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Breaking The Boxes Posted by on Jun 21, 2013 in Italian Language, Vocabulary

Rompere le scatole (to break the boxes) is a very commonly used Italian euphemism for rompere le palle (to break one’s balls), or to be more vulgar rompere i coglioni (to break one’s testicles). This idiomatic expression is used with the meaning of “to really annoy someone”: “Basta, mi stai rompendo le scatole!” (“Enough, you’re breaking my balls!). The Vocabolario della Lingua Italiana Treccani defines scatola as a rectangular or cylindrical container, generally made out of cardboard, but also wood, metal, plastic, etc., with a lid. So, why is scatole used as a euphemism for balls you may ask? Boh! The wonderful mysteries of the Italian language!

Rude expressions aside, una scatola (fem. sing.) is basically a common or garden variety cardboard box, such as una scatola delle scarpe (a shoe box). The word scatola and its diminutive scatoletta (fem. sing., literally a small box), is also used to describe the tins that contain food, such as una scatoletta di tonno (a tin/can of tuna), la scatola dei biscotti (the biscuit tin), cibo in scatola (tinned/canned food). However, for drinks we use the word lattina (literally: small tin. Latta is the Italian word for the metal called tin), e.g. una lattina di birra (a tin of beer).

Then we have lo scatolone (masc. sing.), which is literally a big box, and usually describes the classic cardboard box used for storage, or for packing when you move house for example, ho riempito uno scatolone di libri da dare via (I filled up a large box with books to give away).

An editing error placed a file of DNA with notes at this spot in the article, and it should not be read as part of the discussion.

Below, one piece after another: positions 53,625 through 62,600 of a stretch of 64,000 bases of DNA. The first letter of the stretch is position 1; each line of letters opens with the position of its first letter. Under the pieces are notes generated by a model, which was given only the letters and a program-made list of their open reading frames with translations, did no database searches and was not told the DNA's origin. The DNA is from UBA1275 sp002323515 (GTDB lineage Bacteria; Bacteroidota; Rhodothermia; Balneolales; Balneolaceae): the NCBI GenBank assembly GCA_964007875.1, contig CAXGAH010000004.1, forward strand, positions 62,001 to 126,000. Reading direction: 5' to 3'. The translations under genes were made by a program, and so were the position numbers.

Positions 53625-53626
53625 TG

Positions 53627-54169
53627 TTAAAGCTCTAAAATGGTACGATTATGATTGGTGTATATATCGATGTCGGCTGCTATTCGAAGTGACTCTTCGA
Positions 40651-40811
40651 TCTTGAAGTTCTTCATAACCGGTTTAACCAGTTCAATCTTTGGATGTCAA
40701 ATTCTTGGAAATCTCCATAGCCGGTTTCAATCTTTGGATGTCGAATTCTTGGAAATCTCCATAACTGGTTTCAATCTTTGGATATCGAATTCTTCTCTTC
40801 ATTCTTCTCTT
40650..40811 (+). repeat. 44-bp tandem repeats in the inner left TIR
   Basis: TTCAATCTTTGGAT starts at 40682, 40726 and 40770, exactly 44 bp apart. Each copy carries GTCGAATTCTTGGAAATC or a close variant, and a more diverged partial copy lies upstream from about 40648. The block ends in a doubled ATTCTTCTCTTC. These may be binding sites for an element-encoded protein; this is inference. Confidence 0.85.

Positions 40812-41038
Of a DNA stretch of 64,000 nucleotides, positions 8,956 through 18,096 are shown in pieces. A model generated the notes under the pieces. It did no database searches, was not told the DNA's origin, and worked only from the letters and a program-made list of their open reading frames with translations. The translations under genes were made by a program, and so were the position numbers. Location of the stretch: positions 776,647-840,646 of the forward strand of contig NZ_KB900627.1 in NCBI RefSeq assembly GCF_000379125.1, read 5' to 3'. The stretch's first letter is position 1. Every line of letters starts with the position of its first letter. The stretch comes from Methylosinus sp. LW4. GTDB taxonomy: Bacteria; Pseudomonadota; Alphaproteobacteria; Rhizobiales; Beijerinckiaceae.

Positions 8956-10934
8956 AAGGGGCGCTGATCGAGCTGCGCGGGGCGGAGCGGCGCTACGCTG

In Italian we also have another word to describe a box: cassa (fem. sing.). La cassa is usually made out of wood, and it’s stronger than la scatola. It’s therefore used to carry and protect various object such as fruit and vegetables, ammunition, jewellery, etc., e.g. ho messo la cassa della verdura in cantina dov’è bello fresco (I’ve put the box of vegetables in the cellar where it’s nice and fresh).

A small box is una cassetta (fem. sing.), e.g. ho comprato una cassetta di mele (I bought a small box of apples). However il cassetto (masc. sing.) is a drawer, e.g. le posate sono nel cassetto a sinistra (the cutlery is in the drawer on the left).

Since it’s designed to protect its contents, the word cassa is also used to mean a place where money is handled or stored, such as a till or cash register in supermarkets and shops, or the cash desk in a bank (also called lo sportello). When you go to a bar in Italy you’ll often see this sign: munirsi di scontrino alla cassa (provide yourself with the receipt from the till, meaning that you must pay before you order. You will be given a receipt which you then present at the bar to get your caffè, or whatever). On the other hand, il cassiere (masc. sing.) or la cassiera (fem. sing.) is the person at the till.

Finally, the word cassa (fund) is often part of the name of banks here in Italy, e.g. Cassa di Risparmio di Firenze (Firenze Saving Fund), while la cassaforte (fem.sing.) is the safe (lit. strong box), and la cassetta di sicurezza is a small safe that you can rent from a bank (lit. small security box).

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Comments:

  1. Andrew Turner:

    Interesting post – as usual. One small thing – il cassetto is a drawer not a draw.

  2. Justin:

    Well, that answered a question that has bugged me for years. Thanks. I recall some loud ragazzi at the back of a bus in Florence one day commenting on women and girls we passed by, and more than once they referred to a girl/woman as un sacco – and even a diminutive as (my spelling) un sacchetto. I actually sensed approval and translated it in my mind as a cute/hot little package. Yes? No?


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